You know what you could be: tuning into the 1960s
Mike Heron and Andrew Greig, riverrun, 2017, ISBN 978-1-78429-3-000, 376pp
You know this book is about the 1960s the instant you see the cover. For those of us who were there we recognise psychedelia in an instant. There were several reasons why I picked this book apart from the cover. The first was that Macman (a.k.a. Neil MacIntosh; listen to him “Trip the Light Fantastic” each Wednesday between 4pm and 6pm on 2EARFM) recommended it (entirely based on the title, I later discovered). The second reason is that I am fascinated by almost anything about life in the 1960s because I was there and never noticed. The last reason was that Mike Heron was part of The Incredible String Band (ISB) whose 1967 albums “The 5000 Spirits or the Layers of the Onion” was judged by Paul McCartney to be the best album of 1967. One of the tracks on the album is The Hedgehog’s Song and this is the only piece of music that I have ever played percussion on before a live audience. If you haven’t listened to The Hedgehog’s Song then your life is the poorer in consequence.
Above: The Incredible String Band - The Hedgehog’s Song
The book is in two parts: the first is a short memoir written by Mike Heron. It traces some of the background to the formation of his psychedelic folk band in Scotland in the mid-sixties. But Heron I think is a songwriter rather than a book writer. The second (and larger) part of the book is by Andrew Greig. Greig is a Scottish poet and novelist and he is a joy to read. He was a schoolboy when he first heard the songs of the ISB and he formed a band, called Fate & ferret in homage (the lower case “f” in ferret is deliberate). He tells a story of his quest to break into the 1960s world of pop music. The story is of a world that is far less sophisticated and protectionist than our world today. He manages to wander backstage at an ISB concert, he makes tapes and sends them to agents, he invades the agents’ offices and he gets into see them.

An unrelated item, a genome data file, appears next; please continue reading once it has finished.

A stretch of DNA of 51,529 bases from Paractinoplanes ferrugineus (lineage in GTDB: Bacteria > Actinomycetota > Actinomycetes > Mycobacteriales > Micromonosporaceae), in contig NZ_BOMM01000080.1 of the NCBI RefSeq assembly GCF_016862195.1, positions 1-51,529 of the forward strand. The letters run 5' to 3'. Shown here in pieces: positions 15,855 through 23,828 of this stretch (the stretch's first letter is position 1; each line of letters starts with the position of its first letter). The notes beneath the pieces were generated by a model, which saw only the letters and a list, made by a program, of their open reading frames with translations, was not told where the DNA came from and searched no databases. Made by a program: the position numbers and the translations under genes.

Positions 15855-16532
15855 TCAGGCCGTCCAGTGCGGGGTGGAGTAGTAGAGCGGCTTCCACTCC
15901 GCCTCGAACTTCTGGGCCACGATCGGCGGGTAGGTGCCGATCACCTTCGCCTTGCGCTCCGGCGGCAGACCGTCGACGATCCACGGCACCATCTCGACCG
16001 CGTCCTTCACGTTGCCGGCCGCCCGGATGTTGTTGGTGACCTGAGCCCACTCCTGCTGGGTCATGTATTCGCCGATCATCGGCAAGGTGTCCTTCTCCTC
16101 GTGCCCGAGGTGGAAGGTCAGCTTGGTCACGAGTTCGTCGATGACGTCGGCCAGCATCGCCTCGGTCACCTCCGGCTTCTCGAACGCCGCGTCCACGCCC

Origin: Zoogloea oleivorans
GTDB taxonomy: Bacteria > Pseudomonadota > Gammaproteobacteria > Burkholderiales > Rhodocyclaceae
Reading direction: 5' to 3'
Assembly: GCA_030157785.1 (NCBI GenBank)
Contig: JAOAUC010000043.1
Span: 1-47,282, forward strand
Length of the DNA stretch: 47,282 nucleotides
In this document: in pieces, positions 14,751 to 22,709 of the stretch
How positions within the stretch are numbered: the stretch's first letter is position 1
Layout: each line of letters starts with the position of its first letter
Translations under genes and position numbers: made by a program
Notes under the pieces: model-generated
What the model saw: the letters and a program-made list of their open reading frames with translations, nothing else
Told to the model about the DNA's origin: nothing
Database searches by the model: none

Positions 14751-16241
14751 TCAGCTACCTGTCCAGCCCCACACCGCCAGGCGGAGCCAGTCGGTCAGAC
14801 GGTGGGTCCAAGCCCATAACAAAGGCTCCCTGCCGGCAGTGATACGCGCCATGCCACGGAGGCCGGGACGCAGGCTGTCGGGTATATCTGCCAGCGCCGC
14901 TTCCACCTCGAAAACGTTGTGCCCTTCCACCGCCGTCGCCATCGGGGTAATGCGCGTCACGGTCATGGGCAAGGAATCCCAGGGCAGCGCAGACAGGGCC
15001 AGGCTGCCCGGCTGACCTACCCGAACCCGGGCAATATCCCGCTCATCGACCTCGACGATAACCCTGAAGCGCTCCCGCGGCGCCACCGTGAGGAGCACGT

Greig is good at pointing out some key philosophies of life that perhaps we have all learned. He says in the book “not getting what you once dreamed of is the story of most lives. What you do get is your actual life - which, looked at closely, may turn out to be what it is because of the way that your hopes, ideas and delusions did not come to pass.” I wish I could have made this observation because I know it to be true. It is an observation both hopeless and full of hope at the same time. We cannot spend too much time worrying about what we did not achieve because our failures meant that we achieved something else. Perhaps that’s what Bob Dylan means in “Love minus zero / no limit” when he sings “there ain’t no success like failure, and failure’s no success at all”. Later in the book he talks about meeting old friends and notes that they are “still a bunch of old hippies, basically - goofy, generous, good company. Hair has turned grey or disappeared, but the levity and spark remain. The years have aged but not soured them.” I find that this sort of observation leads me to introspection. Have the years soured me? I hope not for I am an old hippy whose hair has disappeared.
I consider myself lucky to have come of age in the sixties. I was brought up on The Beatles and The Rolling Stones, on reading Russian novels, on protesting the Vietnam War. This is a book about the innocence of the sixties. We thought peace and love were the answer; we were naïve in the extreme but there’s nothing wrong with that. Nothing at all. Read this book if you have any interest in sixties music and you like to feel good. And you won’t need to smoke anything.